You guys, I am in Sacramento this weekend for my third International Food Blogging Conference. Let me tell you, it is HOT here. Like triple digit hot. But! I'm SO happy to be here. My favorite lady blogger and friend Morgan from Strudel and Streusel is with me and we are ready for a weekend of food-in-face-stuffing fun. Also, maxi dressed are in full effect to have the least restriction on our stomachs...so necessary.
To kick the weekend off, I decided to go on an optional Friday morning Farm-to-Fork Adventure through Historic Sacramento Delta with California Endive and California Pear to learn about California Endive and Pears in the Delta Region. Now, I decided to go on this by myself, which is kind of scary. Me. Alone. With Strangers. Some might not think of me as shy or a little introvert, but I am. I was a little anxious thinking about how this was gonna go. Thinking...uh, what? I have to talk to strangers? what is they hate me? don't get me? All that crap. Ugh. But I have to tell you how lucky I got! I met a frienddddd! And she's funny, she totally gets my sarcastic weird humor, she's obsessed with Harry Potter, and food, and I feel like I've known her for 10 years, and I'm going to add her into the lady blogger club. Because I am now making that a club. I should make sure it is OK with Morgan, but she loved her too. She is lovely and her blog is gorgeous too, please check her out at Olive and Artisan! K, thanks...
So back to my learning. Endive. On-deeve (pinky up). Our first stop was the California Endive Farm, which was literally in the middle of Nowhere, California. Very nice, rural, hot, farms - sums it up. And so what is endive? Well...since you asked. Straight from the official California Endive site, since they say it so well "Endive is a member of the chicory family, which includes radicchio, escarole, frisee and curly endive. It has a crisp texture and a sweet, nutty flavor with a pleasantly mild bitterness ."
Apparently it is super hard to grow. They first have to grow the root in a field, which is the chicory (like the New Orleans coffee? familiar?), and once it buds, they basically stick it in a dark, humid room until the endive part grows. They described it like a mushroom growing environment. Honestly, California Endive explains it so much more eloquently. Check out the site to learn all about it!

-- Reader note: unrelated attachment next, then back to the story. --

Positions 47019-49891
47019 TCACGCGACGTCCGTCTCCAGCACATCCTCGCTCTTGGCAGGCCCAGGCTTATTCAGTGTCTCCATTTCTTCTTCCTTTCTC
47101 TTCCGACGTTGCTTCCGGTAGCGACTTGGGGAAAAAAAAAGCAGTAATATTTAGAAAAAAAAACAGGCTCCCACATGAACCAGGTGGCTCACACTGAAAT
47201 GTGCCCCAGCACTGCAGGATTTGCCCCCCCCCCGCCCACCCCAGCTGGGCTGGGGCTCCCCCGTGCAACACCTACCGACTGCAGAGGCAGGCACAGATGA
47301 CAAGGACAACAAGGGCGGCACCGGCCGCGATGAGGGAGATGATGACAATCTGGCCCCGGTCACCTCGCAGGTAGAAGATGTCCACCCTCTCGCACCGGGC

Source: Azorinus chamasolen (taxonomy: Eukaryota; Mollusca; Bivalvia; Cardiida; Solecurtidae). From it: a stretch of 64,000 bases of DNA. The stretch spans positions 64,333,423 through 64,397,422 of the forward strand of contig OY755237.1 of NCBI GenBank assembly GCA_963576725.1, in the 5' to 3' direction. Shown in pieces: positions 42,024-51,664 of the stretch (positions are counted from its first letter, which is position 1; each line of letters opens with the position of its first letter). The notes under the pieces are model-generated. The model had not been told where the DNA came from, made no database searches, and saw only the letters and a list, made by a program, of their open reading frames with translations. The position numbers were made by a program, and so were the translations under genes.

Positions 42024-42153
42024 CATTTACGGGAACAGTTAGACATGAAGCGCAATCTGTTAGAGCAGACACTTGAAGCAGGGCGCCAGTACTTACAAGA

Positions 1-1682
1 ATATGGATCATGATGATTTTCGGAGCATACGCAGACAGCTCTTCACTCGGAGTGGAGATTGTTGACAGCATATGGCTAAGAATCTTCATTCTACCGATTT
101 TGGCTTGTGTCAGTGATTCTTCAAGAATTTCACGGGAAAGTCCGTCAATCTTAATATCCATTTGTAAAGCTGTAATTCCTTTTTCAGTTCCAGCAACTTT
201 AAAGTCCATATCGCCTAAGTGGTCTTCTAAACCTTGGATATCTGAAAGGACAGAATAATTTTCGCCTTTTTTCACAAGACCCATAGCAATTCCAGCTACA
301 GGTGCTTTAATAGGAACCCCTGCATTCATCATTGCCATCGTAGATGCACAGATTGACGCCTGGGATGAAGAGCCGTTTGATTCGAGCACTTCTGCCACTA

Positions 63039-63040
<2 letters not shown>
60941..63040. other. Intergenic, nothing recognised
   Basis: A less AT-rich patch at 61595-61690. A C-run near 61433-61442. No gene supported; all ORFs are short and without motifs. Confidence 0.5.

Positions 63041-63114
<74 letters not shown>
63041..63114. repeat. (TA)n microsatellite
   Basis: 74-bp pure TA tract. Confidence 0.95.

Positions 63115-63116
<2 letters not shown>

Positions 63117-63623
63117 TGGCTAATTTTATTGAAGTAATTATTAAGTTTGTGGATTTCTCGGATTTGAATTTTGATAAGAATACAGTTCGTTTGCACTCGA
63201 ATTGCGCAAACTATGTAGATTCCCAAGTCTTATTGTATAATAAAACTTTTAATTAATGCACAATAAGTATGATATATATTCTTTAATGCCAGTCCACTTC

After our learning sesh at the endive farm, we got back on our lovely charter bus, took a lengthy tour of the historic region, facts of which I cannot reproduce for you since I was getting to know Karlee better, and finally we arrived over at the California Pear Orchard in Courtland, California. I was super excited about this - not only because I love pears, but because this was our lunch stop.
After our quick hike around the orchard, we all gathered to our tables under an 100+ year old sycamore tree for our fresh farm to fork lunch. Umm...hello, how amazing is that?
We enjoyed two endive dishes, one raw salad with blue cheese, and another grilled endive salad I cannot wait to try and recreate. Then, there was the pear crisp! Yes, please and thank you, of course I'll take dessert - so good.
And we sat around, enjoy ourselves with a glass of wine in hand, getting to know one another when the day started to wrap up. We were handed a big ol' bag of pears and headed back to town.
What a day! It was hot, but so lovely to be out there, learning new things, meeting my new lady blogger pal, and eating all the endive. It was a great start to the weekend of all things foods. Stay tuned for more...